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Literary History

The Religious Imperative, Enlightenment And Romanticism, From Masterpiece To Text, Guilt And Contrition, Contemporary Dilemma

History traces the passage of men and women through time. Literary history charts their developments and experiments in writing in the hope that global discourse will be stimulated and cultures come to understand one another. It relates, compares, and categorizes the poetry, prose, drama, and reportage of authors at various periods. The process started when the artistic deployment of language (poetry, polemic, drama, and stories) began to inspire a significant following. There arose a "culture of response" or a body of people—priests, scholars, educators, and fellow writers—who extolled select works and ensured their preservation in archives and public buildings. In this manner a "canon" or corpus of writing was put together that was deemed significant in relation to the culture because it reflected nationalistic bias, religious, political, or aesthetic partiality. The "models" or frameworks of admission altered as knowledge progressed, printing became widespread, and attitudes and styles of writing changed. Around the world separate cultures evolved their own criteria, forms, and traditions, ranging from doctrinal works such as Buddhist sutras and Vedic hymns to Japanese dance-drama (the Noh plays) and Chinese operatic drama or chuanqui. Within such works were found ideas that had a lasting effect.

In the Western model, for instance, Plato (c. 428–348 or 347 B.C.E.) believed poetry was merely imitative, but Aristotle (384–322 B.C.E.) praised its imaginative truth, while Homer thought his inspiration "God given"—standpoints that were echoed and debated down the centuries. After the Greeks and Romans, many critical ideologies emerged in Europe, invoking morality, passion, and truth to life and authorial intention, but it was not until the twentieth century that the sound of theories clashing drowned the traditional debate between critic and author (a debate that did not much affect the public who continued to read books for pleasure). Ironically the shift of spotlight from creator to commentator climaxed in a critical task force that sought to detonate its own foundations or "de-construct" the very language of its discourse. Ostensibly radical, this was no more than a revival of an ancient revolt. For language from the start had always sought to analyze or "argue" the authority of its being, just as man had always sought to challenge the authority of God. From the beginning, literary history tended to be presented as a sequential progression—a dialogue or "confrontation" between successive ages and schools of writing, one "great book" or "genius" spurring another, starting with texts concerned with man's status in the universe, specifically his mortal limitations as opposed to the immortal gods.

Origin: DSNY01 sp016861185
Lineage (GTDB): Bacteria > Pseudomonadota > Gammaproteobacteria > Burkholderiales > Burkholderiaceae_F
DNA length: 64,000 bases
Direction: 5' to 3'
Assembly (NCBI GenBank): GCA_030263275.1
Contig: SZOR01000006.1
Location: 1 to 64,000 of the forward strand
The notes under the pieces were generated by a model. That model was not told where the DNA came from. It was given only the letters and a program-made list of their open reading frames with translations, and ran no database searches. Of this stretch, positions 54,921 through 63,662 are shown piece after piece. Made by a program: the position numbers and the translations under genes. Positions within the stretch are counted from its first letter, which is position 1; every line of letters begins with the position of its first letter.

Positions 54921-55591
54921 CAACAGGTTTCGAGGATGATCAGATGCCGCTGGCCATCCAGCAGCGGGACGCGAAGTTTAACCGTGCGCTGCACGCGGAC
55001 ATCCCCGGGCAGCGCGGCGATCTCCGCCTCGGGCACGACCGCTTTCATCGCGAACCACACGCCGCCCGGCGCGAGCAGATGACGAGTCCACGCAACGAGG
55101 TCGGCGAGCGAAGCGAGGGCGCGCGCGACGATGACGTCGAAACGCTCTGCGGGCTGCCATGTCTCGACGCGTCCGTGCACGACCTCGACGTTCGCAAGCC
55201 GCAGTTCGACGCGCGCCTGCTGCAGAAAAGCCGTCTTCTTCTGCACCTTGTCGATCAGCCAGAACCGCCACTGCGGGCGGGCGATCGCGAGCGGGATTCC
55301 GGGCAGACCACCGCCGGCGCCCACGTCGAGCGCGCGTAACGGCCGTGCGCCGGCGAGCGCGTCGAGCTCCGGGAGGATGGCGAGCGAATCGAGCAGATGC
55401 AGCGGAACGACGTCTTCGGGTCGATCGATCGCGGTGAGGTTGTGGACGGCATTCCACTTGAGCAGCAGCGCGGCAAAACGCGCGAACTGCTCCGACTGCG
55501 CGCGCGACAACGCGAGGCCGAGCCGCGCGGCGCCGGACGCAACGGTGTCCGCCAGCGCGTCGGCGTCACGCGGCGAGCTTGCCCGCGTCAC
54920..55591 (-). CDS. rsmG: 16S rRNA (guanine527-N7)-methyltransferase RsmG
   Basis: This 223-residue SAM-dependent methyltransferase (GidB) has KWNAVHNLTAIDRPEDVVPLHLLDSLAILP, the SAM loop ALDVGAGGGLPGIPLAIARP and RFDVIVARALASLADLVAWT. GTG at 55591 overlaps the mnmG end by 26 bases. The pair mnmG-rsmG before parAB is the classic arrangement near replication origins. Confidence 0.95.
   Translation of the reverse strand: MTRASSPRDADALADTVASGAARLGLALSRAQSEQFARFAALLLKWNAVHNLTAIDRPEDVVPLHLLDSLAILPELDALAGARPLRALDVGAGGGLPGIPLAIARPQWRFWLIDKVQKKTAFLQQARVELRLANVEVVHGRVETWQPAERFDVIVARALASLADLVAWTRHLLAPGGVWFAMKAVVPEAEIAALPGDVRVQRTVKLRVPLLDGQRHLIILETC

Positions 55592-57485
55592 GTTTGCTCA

Early interest focused on myth, out of which emerged the hero who stood taller than the rest, loyal, brave, and fabulously resilient. The Sumerian Epic of Gilgamesh tells of a swaggering young prince who defies the gods, bonds with another warrior-hero, and meets the fate that such a rebellion inevitably courts. It ends with a massively moving death lament. Gilgamesh has to die in order that he retain his humanity. If he did not, he would be a god and forfeit that essential realism, or truth to the mutable world, that is the hallmark of great literature.

The Greeks showed a similar preoccupation with gods and heroes. If their analysis went deeper, they too held by laws in which the overreacher—the man who commits an irreversible act against nature—is abandoned to the Furies (primitive avenging spirits), who demand he be sacrificed in order to maintain the status quo. This is notable in Greek tragedies, especially Sophocles' Oedipus Rex, whose harsh, unrelenting climax is often viewed as pitiless. With respect to such forms, Aristotle introduced an ethical dimension when he analyzed the rhetorical devices and idioms of the fourth century B.C.E. in his Poetics, a foundation-stone for students of literature (as well as Hollywood scriptwriters), for it launched the notion of plot or mythos as a device conveying unity of theme and action. Crucially, the concepts mimesis and catharsis were defined, the first positing language as imitation and the second dealing with the emotional purgation—a mix of horror and pity—arising in the spectator of a powerful tragedy. Aristotle's compatriot, Plato, denied the highest truth to literary art, seeing literature as too attractively persuasive. As for the Greek myths, with their stunning organic imagery and metamorphoses, they inspired every age of literature, perpetually updated and adapted as novels, operas, and plays.

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Science EncyclopediaScience & Philosophy: Linear expansivity to Macrocosm and microcosm